|Custard apple, Bullock's Heart, Caribbean Chirimoya - Annona reticulata|
Custard apple (Annona reticulata), Hickatee Cottages, Punta Gorda, Toledo, Belize
Annona reticulata young tree
Annonaceae (custard apple, sugar apple, or soursop family) Annona reticulata
Two 6-week custard apple seedlings, Chapel Hill, North Carolina
Annona reticulata [Hindi: Ramphal], a species of Custard Apple for sale at a fruit vendor near Sangareddy, Andhra Pradesh, India.
Custard apple with a Black-naped Oriole
Annona reticulata L.
English: bullock's-heart; custard apple; ox-heart; soursop; wild sweetsop. Spanish: anona; anona colorada; anona corazón; anonillo; corazon; corazón de buey; guanabano; mamán; suncuya (Mexico). French: annone réticulée; anone coeur-de-boeuf; cachiman; coeur de boeuf; corossol reticulé; zannone. Chinese: niu xin fan li zhi. Bahamas: custard-apple. Brazil: biribá; coracao-de-boi; coração-de-boi; fruta-de-condessa; fruta-do-conde. Cambodia: mean bat; mo bat Caroline Islands: anoonas. Cook Islands: naponapo papa‘la; tapotapo kirimoko; tapotapo papa‘a. Cuba: cherimoya; mamón. Dominican Republic: mamón de perro Fiji: chotka sarifa; uto ni mbulumakau. French Polynesia: mafatu puakatoro; taptapu. Germany: Annone, Netz-; Annone, Ochsenherz-; Netzannone; Ochsenherz; Ochsenherzapfel. Haiti: cachimán; cachimán coeur de boeuf; coeur de feuf. India: ramfal. Indonesia: buah nona; serba rabsa. Italy: annona cuore di bue; annona reticolata 3
A. reticulata Sieber ex A.DC. [Illegitimate]; A. reticulata var. mucosa (Jacq.) Willd.; A. reticulata var. primigenia (Standl. & Steyerm.) Lundell 4
Cherimoya (A. cherimola), soursop (A. muricata), sugar apple (A. squamosa), pond apple (A. glabra), ilama (A. diversifolia), atemoya (A. cherimola x A. squamosa)
Native to Mexico, Central America, and South America
Edible fruit; fairly attractive landscape specimen
26-33 ft (8-10 m)
Erect; trunk covered in smooth gray bark, 9-13 in. (25-35 cm) thick
The form of the tree may be improved by judicious pruning
Deciduous, alternate, oblong or narrow-lanceolate; visible veins; have a bad smell 1
Drooping clusters;fragrant, slender; 3 outer fleshy, narrow petals 2-3 cm long; light-green externally and pale-yellow with a dark-red or purple spot on the inside 5
Compound fruit; shape varies: heart-shaped, spherical, oblong or irregular; colorful skin with creamy, white or pale yellow pulp; very sweet, can be red or white, and tends to be gooey; 7-10 in. (17-25 cm)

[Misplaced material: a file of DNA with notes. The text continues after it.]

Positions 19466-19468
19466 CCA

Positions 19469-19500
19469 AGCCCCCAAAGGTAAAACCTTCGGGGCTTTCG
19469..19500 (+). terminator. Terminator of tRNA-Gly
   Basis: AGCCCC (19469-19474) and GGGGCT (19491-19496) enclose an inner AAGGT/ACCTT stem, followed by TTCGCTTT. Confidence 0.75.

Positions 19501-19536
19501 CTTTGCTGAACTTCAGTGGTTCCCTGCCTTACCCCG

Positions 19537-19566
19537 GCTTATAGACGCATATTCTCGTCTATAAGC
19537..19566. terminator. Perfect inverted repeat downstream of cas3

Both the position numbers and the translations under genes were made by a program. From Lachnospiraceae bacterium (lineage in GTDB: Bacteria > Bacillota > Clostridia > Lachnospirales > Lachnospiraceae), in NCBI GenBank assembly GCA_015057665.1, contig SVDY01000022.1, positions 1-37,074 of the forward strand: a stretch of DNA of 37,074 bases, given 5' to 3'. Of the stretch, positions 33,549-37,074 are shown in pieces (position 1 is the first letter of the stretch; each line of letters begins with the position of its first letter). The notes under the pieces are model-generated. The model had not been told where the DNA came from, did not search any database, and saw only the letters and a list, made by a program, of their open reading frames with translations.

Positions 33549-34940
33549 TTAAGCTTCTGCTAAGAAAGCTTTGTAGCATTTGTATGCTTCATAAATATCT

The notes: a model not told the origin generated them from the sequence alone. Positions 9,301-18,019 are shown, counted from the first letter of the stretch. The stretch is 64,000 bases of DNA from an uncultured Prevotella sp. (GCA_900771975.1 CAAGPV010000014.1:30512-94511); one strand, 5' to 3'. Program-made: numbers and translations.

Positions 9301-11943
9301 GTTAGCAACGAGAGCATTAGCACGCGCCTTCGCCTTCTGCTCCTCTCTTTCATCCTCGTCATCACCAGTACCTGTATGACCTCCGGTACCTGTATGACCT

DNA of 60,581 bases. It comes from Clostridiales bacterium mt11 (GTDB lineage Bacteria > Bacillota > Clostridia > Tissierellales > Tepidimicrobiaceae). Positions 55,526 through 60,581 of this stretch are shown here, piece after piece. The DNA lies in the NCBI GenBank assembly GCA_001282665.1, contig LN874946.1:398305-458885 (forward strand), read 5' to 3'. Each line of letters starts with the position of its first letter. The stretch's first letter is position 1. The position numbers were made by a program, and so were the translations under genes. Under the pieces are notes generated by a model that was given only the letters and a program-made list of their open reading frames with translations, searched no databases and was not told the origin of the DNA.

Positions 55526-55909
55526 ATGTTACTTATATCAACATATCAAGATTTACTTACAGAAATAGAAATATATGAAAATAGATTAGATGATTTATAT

April through June
USDA Nutrient Content pdf
Does best in low-lying, deep, rich soil with ample moisture and good drainage. as it will not tolerate waterlogging
Less drought-tolerant than the sugar apple
Can survive light night frosts to 26-28°F (-2-3°C)
Not highly salt-tolerant and should be protected from strong salt wind, but do well close to the ocean if they are on the lee side of a building 7
Invasive potential *
Heavily attacked by the chalcid fly
The hard seeds are very toxic, but can be swallowed whole with no ill effects; all non-fruit parts of the plant are quite toxic
Custard Apples from Neglected Crops: 1492 from a Different Perspective (FOA)
Custard Apples Growing in the Tropics from the Archives of the Rare Fruit Council of Australia
The Bullock's Heart from W. Popenoe's book Manual of Tropical and Subtropical Fruits
Custard Apple from J. Morton's book Fruits of Warm Climates
Although it is said that A. reticulata is a native of the Antilles. the presence in Guatemala and Belize of a wild variety, A. reticulata var. primigenia, and also of a very wide variability of cultivars suggests that this zone is the species' area of origin. It has been introduced in other regions of the American tropics and Southeast Asia, without achieving a level of importance comparable to that of A. cherimola or A. squamosa. 2
The Custard Apple is believed to be a native of the West Indies but it was carried in early times through Central America to southern Mexico.
While in Hawaii it is not well known, it is commonly grown in the Bahamas and occasionally in Bermuda and southern Florida. 1
A. reticulata is a low tree with an open, irregular crown and slender, glabrous leaves which in some varieties are long and narrow, 10 to 20 x 2 to 7 cm, straight and pointed at the apex; and in other varieties wrinkled and up to 10 cm wide. The flowers are generally in groups of three or four, with three long outer petals and three very small inner ones. The fruit is heart-shaped or spherical and 8 to 15 cm in diameter; according to the cultivar, the flesh varies from juicy and very aromatic to hard with a repulsive taste. There is a wide variability in the presence of groups of hard cells that are similar to grains of sand. Both the outside and inside colour varies according to the cultivar. 2